How To

Store multiple collections

The ability of CubDB to retrieve ranges of data sorted by key makes it ideal to store sorted collections, sort of like tables in a relational database. Different collections can be stored in the same database, or in separate ones.

The main reason to use separate CubDB databases is if you need different configuration options for each database (like auto compaction or file sync).

Otherwise, it is usually simpler and more efficient to use a single database: read operations in CubDB execute concurrently, and while write operations on the same database are serialized, using multiple databases means losing the advantage of the append-only nature of CubDB, resulting in often slower patterns of file access.

One common way to store separate collections in the same database is to use composite keys, usually tuples, leveraging the fact that the Erlang runtime defines a total ordering of all terms.

Say that you want to store two collections: people and articles. You can structure your keys to be tuples like {:people, person_id} for people, and {:articles, article_id} for articles:

# Add a few people:
:ok = CubDB.put(db, {:people, 1}, %{first_name: "Margaret", last_name: "Hamilton"})
:ok = CubDB.put(db, {:people, 2}, %{first_name: "Alan", last_name: "Turing"})

# Add a few articles:
:ok = CubDB.put(db, {:articles, 1}, %{title: "Spaceship Guidance made easy", text: "..."})
:ok = CubDB.put(db, {:articles, 2}, %{title: "Morphogenesis for the uninitiated", text: "..."})

We used positive integers as IDs in our example, but you can really use anything you want.

Getting a specific person or article by ID is trivial:

person = CubDB.get(db, {:people, 1})

article = CubDB.get(db, {:articles, 2})

Selecting all members of a collection without selecting also other collections can be easily done by leveraging the fact that tuples are compared element by element. Therefore, here is how you can select all members of a specific collection:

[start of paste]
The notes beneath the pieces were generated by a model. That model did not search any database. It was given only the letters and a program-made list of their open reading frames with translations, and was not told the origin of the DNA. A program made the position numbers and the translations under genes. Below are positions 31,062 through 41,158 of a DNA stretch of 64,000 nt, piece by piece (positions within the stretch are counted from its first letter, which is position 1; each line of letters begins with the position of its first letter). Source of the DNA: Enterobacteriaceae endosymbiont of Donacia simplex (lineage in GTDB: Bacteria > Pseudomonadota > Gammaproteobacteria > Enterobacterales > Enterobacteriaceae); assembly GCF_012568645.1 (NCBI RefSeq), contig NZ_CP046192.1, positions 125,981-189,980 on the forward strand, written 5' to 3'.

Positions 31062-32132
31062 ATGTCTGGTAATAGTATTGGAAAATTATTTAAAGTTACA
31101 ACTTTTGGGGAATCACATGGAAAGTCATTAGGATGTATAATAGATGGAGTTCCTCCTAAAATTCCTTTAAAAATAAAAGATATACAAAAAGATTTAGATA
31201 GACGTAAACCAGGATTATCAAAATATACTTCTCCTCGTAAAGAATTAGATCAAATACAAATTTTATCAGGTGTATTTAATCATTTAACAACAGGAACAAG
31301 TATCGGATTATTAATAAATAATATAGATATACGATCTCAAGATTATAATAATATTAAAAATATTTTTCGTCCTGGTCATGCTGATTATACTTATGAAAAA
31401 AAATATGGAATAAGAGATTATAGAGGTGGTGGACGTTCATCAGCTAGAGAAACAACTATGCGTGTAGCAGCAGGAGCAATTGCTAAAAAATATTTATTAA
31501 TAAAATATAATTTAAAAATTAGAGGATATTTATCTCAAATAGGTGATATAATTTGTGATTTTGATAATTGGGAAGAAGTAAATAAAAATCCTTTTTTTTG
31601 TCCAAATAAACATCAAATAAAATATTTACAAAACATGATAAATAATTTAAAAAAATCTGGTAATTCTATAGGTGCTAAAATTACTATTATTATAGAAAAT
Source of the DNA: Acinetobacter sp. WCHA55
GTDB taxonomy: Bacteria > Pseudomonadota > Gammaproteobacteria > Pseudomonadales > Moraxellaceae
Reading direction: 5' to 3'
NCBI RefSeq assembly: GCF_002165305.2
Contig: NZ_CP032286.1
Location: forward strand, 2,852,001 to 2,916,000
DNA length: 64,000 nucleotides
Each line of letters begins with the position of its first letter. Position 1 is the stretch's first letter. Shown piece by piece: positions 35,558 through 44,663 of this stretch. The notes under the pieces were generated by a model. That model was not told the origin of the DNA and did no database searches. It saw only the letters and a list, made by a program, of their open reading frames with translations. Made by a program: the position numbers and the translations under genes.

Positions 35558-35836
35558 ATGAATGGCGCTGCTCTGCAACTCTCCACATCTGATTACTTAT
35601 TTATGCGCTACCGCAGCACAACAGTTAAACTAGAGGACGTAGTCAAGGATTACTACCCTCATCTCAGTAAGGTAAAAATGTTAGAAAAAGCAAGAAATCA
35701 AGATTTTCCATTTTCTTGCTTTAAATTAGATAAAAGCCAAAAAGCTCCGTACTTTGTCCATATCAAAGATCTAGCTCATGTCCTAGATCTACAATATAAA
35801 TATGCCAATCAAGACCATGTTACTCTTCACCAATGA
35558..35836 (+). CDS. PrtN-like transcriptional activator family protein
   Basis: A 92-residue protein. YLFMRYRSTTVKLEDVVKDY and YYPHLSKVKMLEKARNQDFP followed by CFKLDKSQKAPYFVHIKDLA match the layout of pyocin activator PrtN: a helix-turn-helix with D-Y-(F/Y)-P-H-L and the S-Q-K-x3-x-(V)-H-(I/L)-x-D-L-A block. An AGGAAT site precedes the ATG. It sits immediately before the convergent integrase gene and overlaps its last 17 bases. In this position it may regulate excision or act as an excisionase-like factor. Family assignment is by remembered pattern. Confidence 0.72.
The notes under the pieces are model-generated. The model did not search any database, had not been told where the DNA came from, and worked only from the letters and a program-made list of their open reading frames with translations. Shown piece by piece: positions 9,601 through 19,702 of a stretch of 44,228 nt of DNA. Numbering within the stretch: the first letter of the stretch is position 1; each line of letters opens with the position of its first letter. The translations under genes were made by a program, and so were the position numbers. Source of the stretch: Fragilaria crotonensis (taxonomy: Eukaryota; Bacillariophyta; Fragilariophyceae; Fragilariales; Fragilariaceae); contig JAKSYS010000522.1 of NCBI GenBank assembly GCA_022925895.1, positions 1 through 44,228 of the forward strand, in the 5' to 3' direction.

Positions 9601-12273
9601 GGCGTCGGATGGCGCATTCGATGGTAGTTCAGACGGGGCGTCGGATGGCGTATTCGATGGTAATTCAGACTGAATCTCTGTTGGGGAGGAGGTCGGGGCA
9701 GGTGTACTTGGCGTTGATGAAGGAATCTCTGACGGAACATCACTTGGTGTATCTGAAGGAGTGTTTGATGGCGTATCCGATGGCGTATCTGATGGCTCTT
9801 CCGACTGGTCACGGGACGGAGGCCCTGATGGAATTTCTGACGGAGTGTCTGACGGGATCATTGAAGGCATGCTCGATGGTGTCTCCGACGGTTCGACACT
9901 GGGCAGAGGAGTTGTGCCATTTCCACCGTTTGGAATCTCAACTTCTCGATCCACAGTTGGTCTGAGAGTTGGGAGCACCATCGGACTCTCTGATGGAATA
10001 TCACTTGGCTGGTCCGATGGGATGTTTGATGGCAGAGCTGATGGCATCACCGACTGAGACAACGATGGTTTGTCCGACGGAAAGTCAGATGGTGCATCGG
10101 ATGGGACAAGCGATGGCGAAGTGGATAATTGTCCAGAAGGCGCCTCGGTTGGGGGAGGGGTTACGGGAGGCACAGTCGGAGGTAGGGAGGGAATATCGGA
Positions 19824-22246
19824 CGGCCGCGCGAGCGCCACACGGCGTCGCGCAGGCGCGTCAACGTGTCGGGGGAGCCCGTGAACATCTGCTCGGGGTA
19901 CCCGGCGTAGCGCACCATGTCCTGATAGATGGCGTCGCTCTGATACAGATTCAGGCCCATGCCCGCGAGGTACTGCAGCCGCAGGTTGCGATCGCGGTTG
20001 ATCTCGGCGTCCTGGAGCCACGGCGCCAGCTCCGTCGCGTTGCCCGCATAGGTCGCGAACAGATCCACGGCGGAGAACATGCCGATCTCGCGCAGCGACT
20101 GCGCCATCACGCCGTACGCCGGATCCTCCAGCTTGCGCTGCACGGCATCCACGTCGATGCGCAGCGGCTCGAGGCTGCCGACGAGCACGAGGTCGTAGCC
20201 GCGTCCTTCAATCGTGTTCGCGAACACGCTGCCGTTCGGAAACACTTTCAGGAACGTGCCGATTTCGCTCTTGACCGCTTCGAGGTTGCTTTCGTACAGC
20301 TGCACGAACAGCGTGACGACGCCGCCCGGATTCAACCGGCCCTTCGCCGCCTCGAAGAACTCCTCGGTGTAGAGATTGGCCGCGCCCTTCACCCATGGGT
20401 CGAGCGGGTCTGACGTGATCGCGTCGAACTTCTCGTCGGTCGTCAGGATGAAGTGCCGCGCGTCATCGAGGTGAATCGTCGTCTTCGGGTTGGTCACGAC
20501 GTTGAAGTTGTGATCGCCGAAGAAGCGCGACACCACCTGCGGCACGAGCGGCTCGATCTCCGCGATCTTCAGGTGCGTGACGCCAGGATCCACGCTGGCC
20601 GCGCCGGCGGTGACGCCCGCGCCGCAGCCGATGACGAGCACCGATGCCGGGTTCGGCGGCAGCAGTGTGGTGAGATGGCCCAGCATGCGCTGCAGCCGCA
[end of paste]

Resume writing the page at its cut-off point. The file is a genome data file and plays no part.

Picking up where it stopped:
# Select all people
{:ok, people_wth_keys} =, min_key: {:people, 0}, max_key: {:people, nil})

# Select all articles
{:ok, articles_with_keys} =, min_key: {:articles, 0}, max_key: {:articles, nil})

This range selection works because our IDs are positive integers, and nil is greater than all numbers, so {:abc, nil} is greater than {:abc, 123}, but smaller than {:bcd, :123}.

Save and restore a backup

CubDB stores its data in a single file with extension .cub, inside the configured data directory. The filename is a hexadecimal value (containing only lowercase letters from a to f and digits) and gets incremented by one upon each compaction. Backing up a database is as simple as copying its current data file (that can be found by calling CubDB.current_db_file/1). Note that, during a compaction, a file with extension .compact is also created: you don't need to copy that file for your backup, as the .cub file already contains all data.

To recover from a saved backup, it is sufficient to copy the backed-up .cub file to a directory and start CubDB on that data directory. Make sure that no other .cub file is present in the same directory, and that the filename is a valid hexadecimal number: should more than one .cub files be present in the same data directory, the one with the greatest hexadecimal value is used, and the others are deleted upon the next compaction.